## Labeling minimum and maximum values on a fill color guide in #rstats #ggplot2

This took me a while to understand, and even though I think this should be built in somewhere, I ended up with the following function:

```# Function to show min and max values on fill color bars.
# Inspiration from https://stackoverflow.com/a/60732101/2152245
# original_func should be something like "scales::breaks_pretty(3)"
breaks_min_max <- function(original_func) {
function(x) {
original_result <- original_func(x)
breaks <- c(min(x),
original_result,
max(x))
breaks_sort <- sort(breaks)
# If values are too close, drop one of them
close <- diff(breaks_sort) < 1
breaks_sort <- breaks_sort[!close]
breaks_sort
}
}```

Note the very rough method of determining when labels will be too close together. This would need to be modified if working with negative numbers or values that are all decimals.

In use:

```ggplot(mtcars,
aes(x = mpg,
y = disp,
color = qsec)) +
geom_point(size = 5) +
scale_color_continuous(breaks = breaks_min_max(scales::breaks_pretty(4)))```

Result:

Update 2021-09-28:

If you have a log scale, this will also work if you use breaks_log(). Example below. This seems to be sensitive to the number of breaks you set; for the example below, 4 doesn’t work (the top and bottom values aren’t labeled), but 6 does.

```ggplot(mtcars, aes(x = mpg, y = disp, color = qsec)) +
geom_point(size = 5) +
scale_color_continuous(trans = "log10",
breaks = breaks_min_max(scales::breaks_log(6)))```

## Exploring genealogy with R: readgedcom and tidygraph

My code is an absolute mess right now, but here’s a fun plot showing everyone in my family GEDCOM. With so many people, it’s hard to visualize all of them at once, and most software provides one or the other of a descendant tree or an ancestor tree.

Colors on this plot show whether a person is a terminal ancestor (no parents) or terminal descendant (no children). You can also tell that I don’t have the graph (connections between people) set up properly, because I don’t have that many unrelated individuals in this GEDCOM (at least, I shouldn’t). Overall I think this is a good start and eventually I can end up with a poster.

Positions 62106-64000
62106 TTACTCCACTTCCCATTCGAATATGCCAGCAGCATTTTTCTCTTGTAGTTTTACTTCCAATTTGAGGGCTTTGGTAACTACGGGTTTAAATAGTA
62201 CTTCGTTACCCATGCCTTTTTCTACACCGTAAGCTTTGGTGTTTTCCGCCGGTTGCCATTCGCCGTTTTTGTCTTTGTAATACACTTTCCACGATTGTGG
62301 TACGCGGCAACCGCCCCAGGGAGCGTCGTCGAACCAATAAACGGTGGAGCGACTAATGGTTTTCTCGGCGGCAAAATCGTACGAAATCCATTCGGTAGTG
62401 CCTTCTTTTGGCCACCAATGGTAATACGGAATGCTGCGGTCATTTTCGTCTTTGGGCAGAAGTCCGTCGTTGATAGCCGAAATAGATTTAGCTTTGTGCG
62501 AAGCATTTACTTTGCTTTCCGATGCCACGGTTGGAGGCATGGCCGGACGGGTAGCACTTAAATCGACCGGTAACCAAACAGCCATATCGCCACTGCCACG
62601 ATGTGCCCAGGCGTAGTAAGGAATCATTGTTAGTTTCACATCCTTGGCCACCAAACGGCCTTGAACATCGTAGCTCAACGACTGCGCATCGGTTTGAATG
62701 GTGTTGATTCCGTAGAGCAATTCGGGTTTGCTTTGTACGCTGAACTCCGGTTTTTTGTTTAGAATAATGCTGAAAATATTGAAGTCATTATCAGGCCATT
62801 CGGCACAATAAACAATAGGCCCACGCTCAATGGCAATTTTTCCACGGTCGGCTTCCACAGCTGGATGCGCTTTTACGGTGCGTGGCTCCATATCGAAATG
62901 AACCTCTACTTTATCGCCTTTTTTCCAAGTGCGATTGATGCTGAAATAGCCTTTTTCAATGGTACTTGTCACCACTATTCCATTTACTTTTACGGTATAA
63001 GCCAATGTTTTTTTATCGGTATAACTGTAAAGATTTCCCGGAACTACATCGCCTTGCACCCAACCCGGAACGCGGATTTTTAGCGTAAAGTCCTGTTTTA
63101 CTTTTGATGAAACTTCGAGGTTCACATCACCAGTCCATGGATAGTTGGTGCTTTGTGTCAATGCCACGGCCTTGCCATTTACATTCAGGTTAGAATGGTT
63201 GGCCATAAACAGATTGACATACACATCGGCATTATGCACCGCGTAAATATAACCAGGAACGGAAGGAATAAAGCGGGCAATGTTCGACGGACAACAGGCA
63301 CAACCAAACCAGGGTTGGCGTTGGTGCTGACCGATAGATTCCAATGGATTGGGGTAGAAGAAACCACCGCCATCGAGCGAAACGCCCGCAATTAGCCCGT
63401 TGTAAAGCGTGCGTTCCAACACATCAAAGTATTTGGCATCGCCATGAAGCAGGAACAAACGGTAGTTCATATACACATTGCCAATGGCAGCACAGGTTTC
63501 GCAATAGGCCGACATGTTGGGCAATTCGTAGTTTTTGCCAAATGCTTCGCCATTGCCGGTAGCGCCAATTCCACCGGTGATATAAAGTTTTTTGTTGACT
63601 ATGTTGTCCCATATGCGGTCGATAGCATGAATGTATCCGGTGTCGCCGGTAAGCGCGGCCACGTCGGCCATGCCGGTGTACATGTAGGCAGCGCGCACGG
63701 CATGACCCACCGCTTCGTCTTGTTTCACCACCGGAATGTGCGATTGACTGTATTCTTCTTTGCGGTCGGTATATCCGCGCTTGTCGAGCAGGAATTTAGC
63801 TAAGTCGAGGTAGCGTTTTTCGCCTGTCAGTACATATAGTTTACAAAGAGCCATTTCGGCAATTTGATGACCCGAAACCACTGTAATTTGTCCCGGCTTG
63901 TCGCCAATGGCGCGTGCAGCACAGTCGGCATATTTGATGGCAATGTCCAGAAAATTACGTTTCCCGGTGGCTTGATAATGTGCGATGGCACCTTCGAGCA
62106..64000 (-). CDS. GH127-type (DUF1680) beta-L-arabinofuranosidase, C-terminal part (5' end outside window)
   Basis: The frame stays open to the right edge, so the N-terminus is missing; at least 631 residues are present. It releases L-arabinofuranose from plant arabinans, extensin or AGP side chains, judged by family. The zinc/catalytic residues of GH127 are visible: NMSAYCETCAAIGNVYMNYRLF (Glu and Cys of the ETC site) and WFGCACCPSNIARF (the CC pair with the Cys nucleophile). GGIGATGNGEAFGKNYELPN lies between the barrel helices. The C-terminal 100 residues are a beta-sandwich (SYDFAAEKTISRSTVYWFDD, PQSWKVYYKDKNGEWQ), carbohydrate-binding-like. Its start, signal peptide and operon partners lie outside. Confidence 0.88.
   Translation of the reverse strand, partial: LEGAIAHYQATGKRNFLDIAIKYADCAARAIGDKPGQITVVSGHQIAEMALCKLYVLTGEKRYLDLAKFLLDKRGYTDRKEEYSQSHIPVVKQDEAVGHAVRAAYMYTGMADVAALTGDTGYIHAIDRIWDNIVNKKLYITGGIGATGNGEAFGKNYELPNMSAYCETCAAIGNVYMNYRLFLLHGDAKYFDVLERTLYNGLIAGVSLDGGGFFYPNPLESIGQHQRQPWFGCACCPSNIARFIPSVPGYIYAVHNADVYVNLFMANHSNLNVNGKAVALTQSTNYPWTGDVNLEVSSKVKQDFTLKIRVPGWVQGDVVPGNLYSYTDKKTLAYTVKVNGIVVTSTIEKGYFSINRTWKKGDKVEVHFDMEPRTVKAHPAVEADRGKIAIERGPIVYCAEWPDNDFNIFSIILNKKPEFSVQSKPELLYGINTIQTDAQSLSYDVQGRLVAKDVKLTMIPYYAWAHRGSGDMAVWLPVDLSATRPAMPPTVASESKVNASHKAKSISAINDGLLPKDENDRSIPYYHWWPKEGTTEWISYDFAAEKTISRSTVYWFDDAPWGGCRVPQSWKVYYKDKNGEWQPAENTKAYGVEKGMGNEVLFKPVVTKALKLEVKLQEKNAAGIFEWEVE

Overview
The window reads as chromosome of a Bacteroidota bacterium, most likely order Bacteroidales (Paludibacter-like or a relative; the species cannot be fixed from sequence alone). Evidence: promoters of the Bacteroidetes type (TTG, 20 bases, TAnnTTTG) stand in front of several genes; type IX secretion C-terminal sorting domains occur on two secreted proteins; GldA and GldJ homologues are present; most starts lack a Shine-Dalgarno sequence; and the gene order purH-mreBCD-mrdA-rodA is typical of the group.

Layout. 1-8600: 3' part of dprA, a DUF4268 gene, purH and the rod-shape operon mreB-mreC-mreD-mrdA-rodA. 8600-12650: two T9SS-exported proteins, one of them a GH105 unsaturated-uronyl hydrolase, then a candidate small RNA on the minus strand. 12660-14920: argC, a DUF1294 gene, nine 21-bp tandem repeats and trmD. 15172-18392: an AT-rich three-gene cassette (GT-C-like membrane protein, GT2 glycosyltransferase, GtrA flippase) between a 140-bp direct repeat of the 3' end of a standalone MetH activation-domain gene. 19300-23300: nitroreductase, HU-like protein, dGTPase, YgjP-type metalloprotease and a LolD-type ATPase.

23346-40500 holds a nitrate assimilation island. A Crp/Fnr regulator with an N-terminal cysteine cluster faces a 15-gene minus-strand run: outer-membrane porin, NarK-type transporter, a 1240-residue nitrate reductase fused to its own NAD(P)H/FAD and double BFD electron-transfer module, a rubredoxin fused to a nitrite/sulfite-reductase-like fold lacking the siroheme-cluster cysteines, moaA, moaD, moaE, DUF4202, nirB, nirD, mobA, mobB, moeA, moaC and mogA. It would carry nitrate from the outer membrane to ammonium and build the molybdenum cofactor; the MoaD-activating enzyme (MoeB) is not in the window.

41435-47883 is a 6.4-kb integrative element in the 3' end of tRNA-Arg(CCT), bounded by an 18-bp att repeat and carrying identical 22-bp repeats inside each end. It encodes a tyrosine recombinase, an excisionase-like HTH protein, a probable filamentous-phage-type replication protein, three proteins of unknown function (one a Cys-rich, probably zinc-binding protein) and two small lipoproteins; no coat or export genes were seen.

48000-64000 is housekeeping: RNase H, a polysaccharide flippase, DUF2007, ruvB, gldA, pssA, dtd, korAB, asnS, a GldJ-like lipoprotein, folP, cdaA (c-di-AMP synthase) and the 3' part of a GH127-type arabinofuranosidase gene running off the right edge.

## Hack Grand Forks – 311

I’ve been thinking about this for a while, and finally took a few evenings to do it. I built a Mastodon bot that toots each Grand Forks 311 request: https://botsin.space/@hackgfk_311. It also crossposts at https://twitter.com/hackgfk_311.

The code can be found at https://github.com/mattbk/hack-grand-forks. Yes, I built it in R.

Why “hack”? In the sense that this is information that should be more available to people, and I’m making it more available without going to a separate location. Perhaps something good can come of it.

## sum() with raster::aggregate() in R

If you try to use `sum()` directly in `raster::aggregate()` and have `NA` values, you’ll get `NA` as a result. You need to build a tiny function and pass the `rm.na=T` command to `sum()`. More succintly:

```# Dissolve duplicate geometries and sum OOIP
fm <- raster::aggregate(fm.raw,
by="OilFieldID",
sums=list(list(function(x) sum(x,na.rm=T),
"OOIP_pooltable")))```

## Comparing two lists with R

No, not `list()` lists.

```a <- data.frame(name=old\$NAME)
a\$status <- "old"
b <- data.frame(name=allfields[allfields\$StateAbbre=="ND",]\$name)
b\$status <- "new"

both<-merge(a,b,by="name",all=T)```

Make two data frames, one for each list, create a column identifying each one (`new` or `old`), then join on the common column (`name`).

Output: